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Course design for learning
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Course design for learning


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This presentation provides an overview of the course design process--iterative steps to consider when designing a course.

This presentation provides an overview of the course design process--iterative steps to consider when designing a course.

Published in: Education, Technology

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  • 1. Course Design For Learning
    Gayla S. Keesee, Ph.D.
  • 2. Iterative Steps
    Articulate Goals & Objectives
    Create Learning Environment
    Know Your Learners
    Identify Teaching & Learning Strategies
    Identify Materials & Resources
    Develop Assessments
  • 3. Goals & Objectives
    State standards, accrediting bodies, NETS*Students
    How can the course objectives be broken down into units, modules, lessons?
    Varied levels of Bloom’s Taxonomy
    Outcomes/performances expected upon completion
    Criteria for success to ensure mastery
  • 4. Acquiring 21st century skills such as higher level thinking,
    stronger communication abilities, and collaborative learning
    will encourage student engagement and increase academic achievement (Department of Education, 2002)
  • 5. Learning Environment
    Andragogical considerations
    How can learning be made active?
    How can the environment promote peer interaction?
    How can students develop responsibility for their own learning?
  • 6. Learning Environment
  • 7. 1st Year College Student
    Knowledge = gradual accumulation of right answers acquired through effort and obedience to the instructor
    Role of the instructor is to TEACH them
    Right answers for everything exist
    Focused on passing the next test
    • Turned off to school
    • 8. Discouraged from following their own interests
    • 9. No application to life after school
    Where did this thinking come from?
  • 10. Traditional Classroom
    Prescribed Curriculum
    Desks in rows
    Books and worksheets
    Paper & pencil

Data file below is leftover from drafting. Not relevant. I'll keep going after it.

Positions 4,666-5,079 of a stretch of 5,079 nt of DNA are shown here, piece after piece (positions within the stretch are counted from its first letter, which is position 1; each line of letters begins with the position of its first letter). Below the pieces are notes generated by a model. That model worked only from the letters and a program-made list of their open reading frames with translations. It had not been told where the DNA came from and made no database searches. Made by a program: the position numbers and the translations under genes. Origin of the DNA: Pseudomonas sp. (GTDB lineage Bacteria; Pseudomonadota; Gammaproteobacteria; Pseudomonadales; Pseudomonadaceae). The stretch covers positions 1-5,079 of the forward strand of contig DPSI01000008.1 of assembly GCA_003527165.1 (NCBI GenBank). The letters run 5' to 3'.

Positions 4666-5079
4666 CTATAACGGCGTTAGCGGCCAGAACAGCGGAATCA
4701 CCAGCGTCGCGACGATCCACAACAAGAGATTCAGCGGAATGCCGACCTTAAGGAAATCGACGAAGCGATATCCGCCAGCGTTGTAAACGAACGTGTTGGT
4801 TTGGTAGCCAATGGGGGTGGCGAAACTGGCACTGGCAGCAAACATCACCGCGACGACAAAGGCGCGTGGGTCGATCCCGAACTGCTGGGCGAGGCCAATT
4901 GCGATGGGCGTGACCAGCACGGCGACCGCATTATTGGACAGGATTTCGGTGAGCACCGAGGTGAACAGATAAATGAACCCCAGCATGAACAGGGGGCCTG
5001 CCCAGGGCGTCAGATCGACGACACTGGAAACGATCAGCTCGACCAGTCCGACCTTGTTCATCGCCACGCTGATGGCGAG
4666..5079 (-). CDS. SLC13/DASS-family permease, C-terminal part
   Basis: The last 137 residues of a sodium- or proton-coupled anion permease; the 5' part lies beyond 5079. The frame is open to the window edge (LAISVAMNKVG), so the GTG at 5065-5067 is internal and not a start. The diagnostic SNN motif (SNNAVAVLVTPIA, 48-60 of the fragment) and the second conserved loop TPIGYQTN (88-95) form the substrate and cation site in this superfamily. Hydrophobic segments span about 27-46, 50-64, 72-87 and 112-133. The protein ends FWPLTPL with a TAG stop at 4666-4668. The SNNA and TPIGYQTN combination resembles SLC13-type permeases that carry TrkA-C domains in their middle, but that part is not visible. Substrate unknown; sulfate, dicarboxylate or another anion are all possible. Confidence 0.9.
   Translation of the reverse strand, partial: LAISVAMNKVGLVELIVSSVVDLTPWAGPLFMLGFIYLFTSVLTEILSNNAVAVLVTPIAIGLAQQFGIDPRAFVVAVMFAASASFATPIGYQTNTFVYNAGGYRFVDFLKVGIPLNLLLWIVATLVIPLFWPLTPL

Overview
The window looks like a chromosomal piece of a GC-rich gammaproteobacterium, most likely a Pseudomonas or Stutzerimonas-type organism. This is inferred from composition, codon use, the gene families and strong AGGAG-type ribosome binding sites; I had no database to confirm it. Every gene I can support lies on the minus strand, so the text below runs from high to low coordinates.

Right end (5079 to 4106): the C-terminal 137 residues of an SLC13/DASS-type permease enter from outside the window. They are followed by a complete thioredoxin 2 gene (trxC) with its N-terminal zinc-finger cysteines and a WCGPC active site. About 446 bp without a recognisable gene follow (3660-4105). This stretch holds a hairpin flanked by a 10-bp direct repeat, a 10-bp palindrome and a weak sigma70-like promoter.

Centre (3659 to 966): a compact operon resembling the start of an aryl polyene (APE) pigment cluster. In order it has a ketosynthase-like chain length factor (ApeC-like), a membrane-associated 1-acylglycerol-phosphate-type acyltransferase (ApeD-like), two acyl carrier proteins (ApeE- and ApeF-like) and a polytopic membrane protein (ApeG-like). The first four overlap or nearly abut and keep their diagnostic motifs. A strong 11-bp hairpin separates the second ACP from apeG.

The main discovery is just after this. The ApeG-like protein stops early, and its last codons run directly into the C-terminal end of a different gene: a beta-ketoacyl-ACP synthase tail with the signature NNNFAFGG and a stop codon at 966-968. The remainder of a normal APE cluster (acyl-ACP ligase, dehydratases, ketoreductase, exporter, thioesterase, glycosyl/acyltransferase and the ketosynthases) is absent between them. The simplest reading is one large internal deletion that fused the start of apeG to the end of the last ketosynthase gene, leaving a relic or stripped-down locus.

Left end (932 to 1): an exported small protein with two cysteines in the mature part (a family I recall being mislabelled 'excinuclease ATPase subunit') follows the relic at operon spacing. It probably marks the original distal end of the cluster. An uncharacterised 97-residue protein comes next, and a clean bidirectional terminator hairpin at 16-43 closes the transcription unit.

Focus on the front (teacher)
    Read, take notes
    Study as an individual
    Take tests to measure learning
  • 11. 21st Century Classroom
    Constant, ubiquitous connectivity
    Moving beyond 4-walls
    Flexible, blended learning
    Collaborative environments
    Allowing global connections
    Studio-based learning
    Connections to communities and access to tools
    Space for reflection and creativity
    Bringing the real world into the classroom, and the classroom into the real world
  • 12. Know Your Learners
    Personal demographics (ethnicity, socio-economic level, cultural background) that might impact learning
    Developmental stage of the student relative to the content
    Cognitive/Learning style of each student
    Generational learning styles
    Student’s entry skills with reference to the content and technology
  • 13. Digital Immigrant or Digital Native
    Do you turn to the Internet first or second for information?
    Do you use a manual to learn a program, or is it intuitive?
    Do you print out your E-mail or have your secretary print it out for you?
    Do you need to print out a document in order to edit it?
    Do you call people into your office to see an interesting website rather than sending the link via E-mail?
    Do you make the “Did you get my E-mail?” phone call?
  • 14. Digital Natives
    Ctrl + Alt + Del is as basic as ABC
    They have never been able to find the “return” key
    Computers have always fit in their backpacks
    They have always had a personal identification number
    Photographs have always been processed in an hour or less
    Bert and Ernie are old enough to be their parents
    Gas has always been unleaded
    Rogaine has always been available for the follicularly challenged
    --Beloit College, 2003, 2004
  • 15. Net Gen Learners
    Visual & Kinesthetic
  • 16. Adaptation
    It is not about whether you are a digital native but whether you can adapt to those whose style does not match your own. – Dede, 2005
  • 17. Teaching & Learning Strategies
    Connect to prior knowledge
    Scaffold learning
    Student-Centered vs. Teacher-centered
  • 18.
  • 19. What can you do?
    Make learning interactive & experiential
    Consider peer-to-peer approaches
    Utilize real-world applications
    Emphasize information literacy in courses
    Encourage reflection
    Incorporate collaborative learning
    Use informal learning opportunities
    Create opportunities for synthesis
  • 20. Decide what’s important
    Technology does not drive choices
    Learning outcomes drive choices
    Knowledge construction
    Authentic contexts
  • 21. Materials & Resources
  • 22. Horizon Report 2007
    Key trends affecting higher education—next 5 years
    One year or less
    Social Networking
    User-Created Content
    Two-Three Years
    Mobile Phones
    Virtual Worlds
    Four-Five Years
    New Scholarship and Emerging Forms of Publication
    Massively Multiplayer Educational Gaming
  • 23. Choose the Right Tool
    • Collaboration
    • 24. Communications
    • 25. Knowledge Gathering
    • 26. Demonstration of Knowledge
  • Find the Right Balance
  • 27. Assessment
    Formative Assessments
    Classroom Assessment Techniques (CATs)
    Classroom Response Systems
    Summative Assessments
    Real-world applications